In an interview with Fox Business Network, Bill Gates says Microsoft is at work on a number of different tablet projects, with a focus on stylus-based input. Microsoft recently acknowledged the death of its long-rumored Courier project, which focused on developing a mobile device with two touch screens, and rumors abound that Hewlett-Packard has cancelled its plans for a Windows 7-powered tablet PC. Microsoft, Google and other companies face some fierce competition in the space against Apple, which sold 1 million iPad units during the tablet's first 28 days of release.
Former Microsoft CEO Bill Gates suggested
during a television interview that rumors of the company's death in the tablet
PC space were, at best, premature. His comments followed a week in which
Microsoft announced the death of its long-rumored Courier project, which
centered on a dual-touch-screen device in a folding book-like format, and in
which further scuttlebutt had it that Hewlett-Packard had decided to eliminate
a Windows 7-powered "Slate" tablet PC from its upcoming lineup.
"Microsoft has a lot of different tablet projects that we're
pursuing," Gates said, according to a Fox
Business Network transcript quoted by TechFlash.
"We think that work
with the pen that Microsoft pioneered will become a mainstream for students. It
can give you a device that you can not only read, but also [use to] create
documents at the same time."
That would run contrary to other companies' development road maps for tablet
PCs, which seem to emphasize the use of hands or fingers to make changes on the
screen, as opposed to a stylus. Several legacy products, including touch-screen
PDAs running Windows Mobile, have put emphasis on the stylus as a means of
would likely have allowed users to write notes or draw
longhand. However, Courier was executed before it could leave the development
lab; Frank Shaw, Microsoft's corporate vice president of communications,
acknowledged the product's existence and demise simultaneously, saying,
"Its technologies will be evaluated for use in future Microsoft
HP's tablet PC project, though, seemed much more finger-oriented. Whether or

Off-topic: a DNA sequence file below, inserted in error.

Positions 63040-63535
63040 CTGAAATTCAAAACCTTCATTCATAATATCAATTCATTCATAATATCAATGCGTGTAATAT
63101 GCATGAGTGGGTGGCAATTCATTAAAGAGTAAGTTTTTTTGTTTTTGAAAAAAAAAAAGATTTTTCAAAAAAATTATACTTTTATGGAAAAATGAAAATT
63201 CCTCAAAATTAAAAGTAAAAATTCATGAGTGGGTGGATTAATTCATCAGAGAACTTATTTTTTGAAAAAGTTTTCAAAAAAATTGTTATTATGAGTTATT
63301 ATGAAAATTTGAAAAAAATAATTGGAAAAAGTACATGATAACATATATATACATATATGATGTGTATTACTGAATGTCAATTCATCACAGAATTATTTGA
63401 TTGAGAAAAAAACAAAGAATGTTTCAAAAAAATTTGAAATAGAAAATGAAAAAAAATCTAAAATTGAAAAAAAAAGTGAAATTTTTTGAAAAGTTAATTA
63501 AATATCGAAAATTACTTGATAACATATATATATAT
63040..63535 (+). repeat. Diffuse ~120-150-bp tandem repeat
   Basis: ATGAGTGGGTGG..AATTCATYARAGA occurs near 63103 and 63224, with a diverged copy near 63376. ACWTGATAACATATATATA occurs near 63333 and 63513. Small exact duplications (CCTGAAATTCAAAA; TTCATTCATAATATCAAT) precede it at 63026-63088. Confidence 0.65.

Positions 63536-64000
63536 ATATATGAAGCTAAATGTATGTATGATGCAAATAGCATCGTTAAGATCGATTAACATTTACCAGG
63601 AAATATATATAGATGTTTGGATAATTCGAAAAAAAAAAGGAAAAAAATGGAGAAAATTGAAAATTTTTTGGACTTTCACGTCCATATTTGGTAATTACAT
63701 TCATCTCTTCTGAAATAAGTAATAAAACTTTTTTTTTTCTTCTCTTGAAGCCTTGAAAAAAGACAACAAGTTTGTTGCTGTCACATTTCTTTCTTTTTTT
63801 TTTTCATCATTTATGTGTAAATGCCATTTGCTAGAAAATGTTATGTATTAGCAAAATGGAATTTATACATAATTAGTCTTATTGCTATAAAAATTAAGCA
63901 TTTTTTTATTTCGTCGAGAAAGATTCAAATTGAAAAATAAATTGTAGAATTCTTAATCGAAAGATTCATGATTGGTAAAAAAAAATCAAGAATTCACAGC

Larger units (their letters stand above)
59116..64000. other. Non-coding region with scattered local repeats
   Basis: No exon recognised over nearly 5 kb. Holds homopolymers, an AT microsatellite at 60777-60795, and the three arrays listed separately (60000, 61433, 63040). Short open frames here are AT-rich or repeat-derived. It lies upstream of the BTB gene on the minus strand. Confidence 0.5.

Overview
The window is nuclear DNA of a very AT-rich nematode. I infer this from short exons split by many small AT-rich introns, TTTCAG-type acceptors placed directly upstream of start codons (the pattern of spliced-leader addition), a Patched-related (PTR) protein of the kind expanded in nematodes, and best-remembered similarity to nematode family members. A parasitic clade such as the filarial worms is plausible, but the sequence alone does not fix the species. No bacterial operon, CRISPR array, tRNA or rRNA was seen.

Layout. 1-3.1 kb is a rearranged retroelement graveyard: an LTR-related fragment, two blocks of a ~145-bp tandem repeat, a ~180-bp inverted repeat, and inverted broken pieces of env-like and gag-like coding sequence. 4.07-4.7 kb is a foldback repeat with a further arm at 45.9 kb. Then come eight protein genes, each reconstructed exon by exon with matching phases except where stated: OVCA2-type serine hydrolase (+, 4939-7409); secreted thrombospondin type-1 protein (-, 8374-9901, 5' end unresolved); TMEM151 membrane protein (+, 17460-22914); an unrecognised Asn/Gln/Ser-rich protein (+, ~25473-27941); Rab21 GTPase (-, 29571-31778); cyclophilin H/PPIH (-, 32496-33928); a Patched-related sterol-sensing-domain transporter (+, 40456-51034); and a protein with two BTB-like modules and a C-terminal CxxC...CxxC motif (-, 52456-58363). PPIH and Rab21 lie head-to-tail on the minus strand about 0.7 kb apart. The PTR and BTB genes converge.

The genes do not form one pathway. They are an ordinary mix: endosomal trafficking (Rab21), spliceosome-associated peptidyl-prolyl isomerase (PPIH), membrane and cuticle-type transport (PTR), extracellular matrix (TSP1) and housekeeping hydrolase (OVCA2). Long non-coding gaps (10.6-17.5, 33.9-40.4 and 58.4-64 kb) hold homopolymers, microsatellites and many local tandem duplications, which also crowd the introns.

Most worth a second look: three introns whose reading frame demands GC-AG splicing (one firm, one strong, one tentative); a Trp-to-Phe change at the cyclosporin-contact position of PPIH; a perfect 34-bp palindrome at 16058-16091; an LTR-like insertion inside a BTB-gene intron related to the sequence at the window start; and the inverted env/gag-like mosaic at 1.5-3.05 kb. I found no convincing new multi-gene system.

not the rumors of its demise eventually prove to be true, the Windows 7-powered
Slate would have allowed users to hold video conferences, snap photos and
interact with multimedia. But according to certain analysts, HP's recent Palm
acquisition may have negatively impacted the project's development.
"HP's upcoming Slate tablet was originally expected to run Windows 7
OS, although using Windows 7 would translate to a higher cost to the consumer
and could mean more strain on the processor," Anna Hunt, an analyst with
IMS Research, wrote in a May 3 research note. "The tablet market will
likely see devices at sub-$250 price points within a year's time ... therefore
suppliers must be very aware of lowering costs while maximizing performance and
With that in mind, baking the Palm WebOS into a tablet has the potential to
affect Microsoft's broader attempts to move into the tablet PC market.
"HP's current tablet with Microsoft Windows has not been well received
by reviewers, and TBR believes the Windows PC operating system does not lend
itself to a touch-screen tablet experience," John Spooner, an analyst for
Technology Business Research, wrote in an April 30 research note.
"Microsoft itself is finding the tablet PC market more complicated than
expected ... We believe a WebOS tablet will be better received than a Windows
tablet, which may lead to adoption of WebOS tablet PCs in the enterprise."
Gates' comments are one of the first indications that Microsoft may be
continuing to develop products for the tablet space, despite the HP rumors and
the Courier termination. That may be strategically necessary for the company,
considering how the nascent area of consumer tablets has already seen at least
one breakaway success: On May 3, Apple announced that it had sold 1 million
in the 28 days since it released the device.
"Apple's done a great job," Gates was quoted as saying on Fox